TeamChild at risk of losing the funding game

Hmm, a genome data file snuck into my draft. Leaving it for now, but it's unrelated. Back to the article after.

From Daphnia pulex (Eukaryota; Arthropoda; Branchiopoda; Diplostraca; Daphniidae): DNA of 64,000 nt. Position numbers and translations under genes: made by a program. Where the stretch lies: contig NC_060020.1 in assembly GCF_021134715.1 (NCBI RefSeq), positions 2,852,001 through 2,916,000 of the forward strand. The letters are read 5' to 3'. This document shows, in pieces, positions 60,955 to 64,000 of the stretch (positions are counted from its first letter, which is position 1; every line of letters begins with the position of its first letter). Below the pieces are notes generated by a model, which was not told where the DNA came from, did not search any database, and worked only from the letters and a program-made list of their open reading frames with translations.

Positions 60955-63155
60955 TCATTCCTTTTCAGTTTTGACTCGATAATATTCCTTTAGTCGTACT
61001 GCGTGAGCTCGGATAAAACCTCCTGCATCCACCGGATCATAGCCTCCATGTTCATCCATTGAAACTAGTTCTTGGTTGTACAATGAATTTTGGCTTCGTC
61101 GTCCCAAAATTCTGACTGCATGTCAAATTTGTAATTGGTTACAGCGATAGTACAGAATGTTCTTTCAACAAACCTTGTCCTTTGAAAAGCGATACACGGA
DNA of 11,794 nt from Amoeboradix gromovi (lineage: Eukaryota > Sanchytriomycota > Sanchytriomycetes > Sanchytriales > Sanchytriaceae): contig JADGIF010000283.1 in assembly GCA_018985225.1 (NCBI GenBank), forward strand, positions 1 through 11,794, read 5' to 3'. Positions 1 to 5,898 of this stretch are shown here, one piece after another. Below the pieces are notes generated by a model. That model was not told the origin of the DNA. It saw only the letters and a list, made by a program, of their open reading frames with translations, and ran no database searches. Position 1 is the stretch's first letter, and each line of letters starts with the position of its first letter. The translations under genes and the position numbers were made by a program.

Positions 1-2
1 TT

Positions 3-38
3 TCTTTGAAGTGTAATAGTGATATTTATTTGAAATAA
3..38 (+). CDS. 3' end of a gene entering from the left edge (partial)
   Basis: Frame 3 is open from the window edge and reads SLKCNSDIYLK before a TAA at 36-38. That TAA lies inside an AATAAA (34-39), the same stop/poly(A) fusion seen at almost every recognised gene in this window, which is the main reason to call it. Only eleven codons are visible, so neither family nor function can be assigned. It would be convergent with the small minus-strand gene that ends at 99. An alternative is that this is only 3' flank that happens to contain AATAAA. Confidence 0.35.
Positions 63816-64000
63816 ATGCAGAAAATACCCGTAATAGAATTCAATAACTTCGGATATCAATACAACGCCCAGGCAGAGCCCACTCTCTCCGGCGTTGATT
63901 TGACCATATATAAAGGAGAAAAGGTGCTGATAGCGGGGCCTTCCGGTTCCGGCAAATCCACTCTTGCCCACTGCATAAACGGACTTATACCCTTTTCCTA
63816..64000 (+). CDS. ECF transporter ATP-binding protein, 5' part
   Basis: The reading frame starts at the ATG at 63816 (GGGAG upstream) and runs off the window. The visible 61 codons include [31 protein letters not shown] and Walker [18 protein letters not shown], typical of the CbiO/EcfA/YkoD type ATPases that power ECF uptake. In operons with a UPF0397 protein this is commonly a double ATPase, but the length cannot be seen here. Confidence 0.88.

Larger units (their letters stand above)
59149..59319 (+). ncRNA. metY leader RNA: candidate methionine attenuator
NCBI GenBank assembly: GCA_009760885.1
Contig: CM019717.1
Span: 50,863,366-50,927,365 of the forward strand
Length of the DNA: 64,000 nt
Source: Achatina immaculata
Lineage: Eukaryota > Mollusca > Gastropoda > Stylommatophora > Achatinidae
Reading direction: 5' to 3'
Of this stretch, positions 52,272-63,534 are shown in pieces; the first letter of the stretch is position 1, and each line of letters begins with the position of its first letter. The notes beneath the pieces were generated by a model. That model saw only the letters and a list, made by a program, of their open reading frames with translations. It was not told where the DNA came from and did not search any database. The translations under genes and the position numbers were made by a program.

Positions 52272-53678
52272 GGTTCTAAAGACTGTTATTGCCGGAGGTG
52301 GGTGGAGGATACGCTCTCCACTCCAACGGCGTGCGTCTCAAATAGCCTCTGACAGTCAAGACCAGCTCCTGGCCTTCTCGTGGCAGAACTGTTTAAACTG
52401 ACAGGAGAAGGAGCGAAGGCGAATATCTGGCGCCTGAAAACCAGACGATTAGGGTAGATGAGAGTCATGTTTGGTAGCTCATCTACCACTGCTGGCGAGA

first_img TeamChild at risk of losing the funding game Associate Editor “What would you do with a 14-year-old, retarded pregnant girl charged with battery on her mother?“Or a child, cared for by her octogenarian great grandmother, who is severely mentally ill and harasses her equally aged next-door neighbor to get an exciting ride in a police car?“How might one hope to arrange effective supervision of probation for a child whose own parents are incarcerated?”Second Judicial Circuit Judge Jonathan Sjostrom posed those very tough questions in a February 4 open letter.This Tallahassee juvenile delinquency judge already knows the answer:Let TeamChild, a program combining the skills of social workers and lawyers— through the Second Circuit Public Defenders Office, Legal Services of North Florida, and Florida State University College of Law’s Advocacy Center—tackle these most difficult cases of children charged with crimes.But as successful as TeamChild is in serving all of the needs of the whole child charged with a crime, the program is in danger of ceasing to exist because it is running out of money. Generous three-year start-up funding totaling $1.38 million from The Florida Bar Foundation for the TeamChild program ran out in June 2003. Last year’s legislative budget crisis nixed the hope of the program being funded through the Department of Juvenile Justice, as anticipated.“We are holding it together with spit and polish,” said Second Judicial Public Defender Nancy Daniels, who employs a social worker in her office to refer juvenile delinquent cases to legal services lawyers.“I’ve seen all the good it’s done with many, many delinquent children and their families. We need manna from heaven. If we had our druthers, we would have a steady funding source.”Instead, Kris Knab, executive director of Legal Services of North Florida, is furiously applying for mini-grants, dipping into her own pocket, squeezing a few thousand from the Tallahassee police chief, organizing Jazz for Justice benefits, arranging to reap some proceeds from donated goods at a thrift shop, and otherwise begging for more to keep the $121,500-a year program running that serves 112 clients in Leon and Gadsden counties. She has enough money to keep the program afloat through June. Legislators, she wonders, are you listening?“These children are on the edge of falling into nothingness for the rest of their life. Once they go over the edge, it’s hard to get them back up,” Knab said.“They’ve been labeled and kicked out, because at some point, too, your family gets disgusted you are a burden. This program is catching them right there at the edge of disaster and turning them into total successes.”She is quick to add: “Not all of them. We can’t catch all of them.”But there are so many successes to celebrate.Victor Williams, the social worker at the Second Judicial Circuit Public Defender’s Office, can put names and faces on those successes. Without TeamChild, Williams said he knows children will be placed inappropriately in juvenile delinquency residential commitment programs that won’t meet their real needs, because they don’t address the underlying issues that contribute to criminal activity: the need for special education services and mental health care, for starters.“I know most of the clients and their families, and it’s pretty cool to really help out,” Williams said. “I’ll be at a grocery store and bump into a kid’s mom, who tells me she appreciates her kid is on the honor roll now.“Or I may see someone who was a problem kid who DCF (Department of Children and Families) placed with a sister, and he tells me, ‘Yeah, man, I’m staying with my sister and I’m working on my GED at Lively (Vocational-Technical School) now.’“This program gives the client a sense that someone is listening to their needs,” Williams said. “And we don’t just drop the case. When problems arise, they know they can call me, and I can speak with a civil attorney and get things done. It makes parents feels like there is someone to reach out and touch.”TeamChild’s triumphs go beyond anecdotal stories.Proven success has been measured by an independent evaluation by Stefan Norrbin, a professor of economics, and David Rasmussen, dean of the College of Social Sciences at FSU.The goal of their 2002 study was to find out whether or not TeamChild significantly reduces the arrest rate among troubled youth who had been previously arrested two to three times a year. The evaluation found that the TeamChild program lowered post-treatment arrest rates by 45 percent. And the project generated between $2.44 and $3.91 of benefits for each dollar spent by saving law-enforcement and social-services costs, and as well as losses suffered by victims.“Whether a kid recidivates isn’t affected,” Rasmussen explained in an interview. “But if they do recidivate, it’s not as often. These kids are incredibly troubled, and there’s been lots of child abuse. The idea of saying they will never do anything again is probably heroic.”TeamChild, he concluded, is a cost-effective, beneficial alternative to “not just warehousing kids terribly cheated by society, by their parents actually, as a matter of fact, because they have had no one to advocate for them.”“The results are excellent on this one-year study,” said Kent Spuhler, director of Florida Legal Services. “If you look at that study, they were saying, ‘Boy, we really want to study these children two, three years from now, because it looks like the results will be even more impressive.”Spuhler said the TeamChild project advocates “ran into the perfect storm.”“You do something that you hope will work. We conceptualized it. Fortunately, The Florida Bar Foundation is willing to do risk funding, so they were able to put the money in the project when it was our idea. Then, when our idea was proven to work, we had the budget storm (during last year’s legislative session),” he said.And there was a shipwreck of funding that has left a scramble to piece it back together.“What we find is families have legal barriers, not just social service barriers. And if you don’t get rid of the legal barriers, social service work doesn’t have an opportunity to achieve success,” Spuhler said.The original TeamChild program was created in 1995 in Seattle, Washington, and has been replicated in Leon and Gadsden counties, as well as Broward County, with great success through the Foundation start-up funding. (Broward County’s TeamChild program serves only girls and the county’s special children’s services taxing district has prevented the program from shutting down, Sphuler said.)TeamChild’s fans include a cross-section of court officials, including Florida Supreme Court Justice Barbara Pariente, who chairs the Steering Committee on Families and Children in the Court; Pat Badland, chief of the Office of Court Improvement at the Office of the State Courts Administrator; Second Judicial Circuit State Attorney Willie Meggs, president of the Florida Prosecuting Attorneys Association; Daniels, president of the Florida Public Defender Association; and Leon County Sheriff Larry Campbell. They have written letters of support in a desperate search for funding that runs out in June.In his letter, Judge Sjostrom summed up TeamChild with a strong endorsement:“Our laws promise to both punish criminal conduct and also to address social, educational, mental health and other basic needs that, when neglected, breed juvenile crime. In my experience, TeamChild was indispensable in keeping the second part of the promise to the most troubled children.“Without TeamChild, each case would simply be processed as just another juvenile crime. I cannot pretend that we succeeded with all such children. But without TeamChild, many, many more children would have been lost in the system.” TeamChild at risk of losing the funding game March 1, 2004 Jan Pudlow Associate Editor Regular Newslast_img read more